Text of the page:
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Mini Review ARTICLE

Front. Mater., 12 April 2019 | https://doi.org/10.3389/fmats.2019.00062

Lignin-Based Electrospun Carbon Nanofibers

Manish Kumar1, Maiju Hietala1 and Kristiina Oksman1,2*
  • 1Fibre and Particle Engineering Research Unit, University of Oulu, Oulu, Finland
  • 2Division of Materials Science, Luleå University of Technology, Luleå, Sweden

The article summarizes the scientific progress that has occurred in the past several years in regard to the preparation of carbon nanofibers from lignin as a low-cost environmentally-friendly raw material using electrospinning. It presents an overview of using lignin, electrospinning, and carbonization to convert lignin to carbon nanofibers. Lignin is a renewable source for carbon material, and it is very abundant in nature. It is mostly produced as a byproduct from the paper industry and biomass fractionation. Despite its extensive availability and beneficial properties, only a few studies have reported on its use in electronic applications. Lignin-based carbon nanofibers have a high surface area, high porosity, and good electrical conductivity; thus, it is proposed that they are suitable for future energy storage applications.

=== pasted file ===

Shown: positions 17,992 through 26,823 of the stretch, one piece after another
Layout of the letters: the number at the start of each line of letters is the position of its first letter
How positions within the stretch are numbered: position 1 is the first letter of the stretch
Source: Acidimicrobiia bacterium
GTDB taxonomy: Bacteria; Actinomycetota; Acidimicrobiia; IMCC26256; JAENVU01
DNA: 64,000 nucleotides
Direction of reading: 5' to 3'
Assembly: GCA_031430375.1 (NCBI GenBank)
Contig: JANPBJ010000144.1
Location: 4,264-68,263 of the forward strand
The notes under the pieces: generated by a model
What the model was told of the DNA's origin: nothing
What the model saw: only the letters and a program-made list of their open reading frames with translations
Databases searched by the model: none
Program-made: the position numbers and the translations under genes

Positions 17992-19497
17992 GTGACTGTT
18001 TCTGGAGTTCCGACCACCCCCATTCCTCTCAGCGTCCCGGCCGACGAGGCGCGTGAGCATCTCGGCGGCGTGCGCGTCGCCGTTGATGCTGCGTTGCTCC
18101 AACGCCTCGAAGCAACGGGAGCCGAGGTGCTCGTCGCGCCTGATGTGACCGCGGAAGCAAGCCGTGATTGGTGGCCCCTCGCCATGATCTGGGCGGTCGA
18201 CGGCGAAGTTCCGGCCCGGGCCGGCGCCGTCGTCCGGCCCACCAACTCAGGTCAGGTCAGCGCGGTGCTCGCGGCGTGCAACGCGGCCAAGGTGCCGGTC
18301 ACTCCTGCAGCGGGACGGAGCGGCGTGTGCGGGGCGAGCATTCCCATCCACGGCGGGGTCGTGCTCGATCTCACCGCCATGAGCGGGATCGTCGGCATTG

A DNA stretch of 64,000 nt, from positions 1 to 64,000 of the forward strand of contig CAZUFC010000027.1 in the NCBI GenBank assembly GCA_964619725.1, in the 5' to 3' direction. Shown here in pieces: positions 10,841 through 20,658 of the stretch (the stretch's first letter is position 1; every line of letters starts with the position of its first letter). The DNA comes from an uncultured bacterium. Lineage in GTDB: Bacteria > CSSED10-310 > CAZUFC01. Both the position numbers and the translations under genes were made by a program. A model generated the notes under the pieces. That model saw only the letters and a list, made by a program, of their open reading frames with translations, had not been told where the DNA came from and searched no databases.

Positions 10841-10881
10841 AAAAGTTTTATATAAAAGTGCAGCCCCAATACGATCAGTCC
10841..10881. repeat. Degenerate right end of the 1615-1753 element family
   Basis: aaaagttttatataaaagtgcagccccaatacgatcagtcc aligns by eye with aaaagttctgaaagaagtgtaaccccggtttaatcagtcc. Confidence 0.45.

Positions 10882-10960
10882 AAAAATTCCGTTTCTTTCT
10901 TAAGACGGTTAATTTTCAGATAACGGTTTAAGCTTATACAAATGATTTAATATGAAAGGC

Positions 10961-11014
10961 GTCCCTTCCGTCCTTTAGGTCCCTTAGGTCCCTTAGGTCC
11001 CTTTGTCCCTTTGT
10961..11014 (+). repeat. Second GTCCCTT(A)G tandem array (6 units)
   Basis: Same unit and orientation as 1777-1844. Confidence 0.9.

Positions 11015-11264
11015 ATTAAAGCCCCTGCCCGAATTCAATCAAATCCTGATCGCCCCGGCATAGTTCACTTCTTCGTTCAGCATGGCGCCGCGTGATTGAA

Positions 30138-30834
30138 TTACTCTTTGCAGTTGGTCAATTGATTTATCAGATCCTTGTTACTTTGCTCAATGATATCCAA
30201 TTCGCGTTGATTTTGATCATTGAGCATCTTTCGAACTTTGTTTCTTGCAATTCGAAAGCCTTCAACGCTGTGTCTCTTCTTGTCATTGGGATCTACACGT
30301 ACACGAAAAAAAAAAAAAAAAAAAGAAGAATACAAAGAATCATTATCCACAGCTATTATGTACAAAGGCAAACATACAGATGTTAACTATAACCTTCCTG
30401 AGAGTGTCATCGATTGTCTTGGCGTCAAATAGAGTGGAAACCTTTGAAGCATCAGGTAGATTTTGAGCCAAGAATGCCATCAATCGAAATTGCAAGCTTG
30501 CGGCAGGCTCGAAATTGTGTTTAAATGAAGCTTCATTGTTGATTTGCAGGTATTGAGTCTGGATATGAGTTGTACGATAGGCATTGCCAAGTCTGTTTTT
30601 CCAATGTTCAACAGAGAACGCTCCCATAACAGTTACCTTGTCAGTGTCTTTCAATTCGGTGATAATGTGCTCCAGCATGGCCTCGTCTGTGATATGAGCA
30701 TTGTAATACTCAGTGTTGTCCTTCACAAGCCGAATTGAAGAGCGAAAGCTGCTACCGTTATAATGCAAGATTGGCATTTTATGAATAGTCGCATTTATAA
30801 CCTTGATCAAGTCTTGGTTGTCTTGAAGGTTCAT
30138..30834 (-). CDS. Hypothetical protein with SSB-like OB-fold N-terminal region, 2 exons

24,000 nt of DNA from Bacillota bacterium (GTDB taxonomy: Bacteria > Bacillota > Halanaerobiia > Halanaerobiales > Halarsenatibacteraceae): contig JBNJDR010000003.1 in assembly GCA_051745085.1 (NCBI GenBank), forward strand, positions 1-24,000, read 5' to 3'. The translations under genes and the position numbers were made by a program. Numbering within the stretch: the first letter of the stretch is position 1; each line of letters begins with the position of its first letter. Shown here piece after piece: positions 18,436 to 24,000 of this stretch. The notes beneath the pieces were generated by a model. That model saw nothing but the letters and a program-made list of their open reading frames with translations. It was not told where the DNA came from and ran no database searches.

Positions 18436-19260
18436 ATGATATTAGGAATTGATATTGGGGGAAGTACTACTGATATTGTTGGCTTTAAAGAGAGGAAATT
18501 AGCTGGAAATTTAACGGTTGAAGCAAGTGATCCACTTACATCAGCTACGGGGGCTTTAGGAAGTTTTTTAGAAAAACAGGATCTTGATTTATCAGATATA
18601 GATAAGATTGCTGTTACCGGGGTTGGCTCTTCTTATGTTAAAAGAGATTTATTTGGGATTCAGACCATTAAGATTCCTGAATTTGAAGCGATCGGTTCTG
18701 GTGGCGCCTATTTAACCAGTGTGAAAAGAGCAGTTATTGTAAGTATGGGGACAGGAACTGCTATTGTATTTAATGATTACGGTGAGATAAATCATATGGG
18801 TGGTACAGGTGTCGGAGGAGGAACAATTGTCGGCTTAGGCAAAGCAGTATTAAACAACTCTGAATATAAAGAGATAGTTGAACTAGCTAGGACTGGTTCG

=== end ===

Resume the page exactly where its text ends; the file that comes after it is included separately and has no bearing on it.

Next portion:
Introduction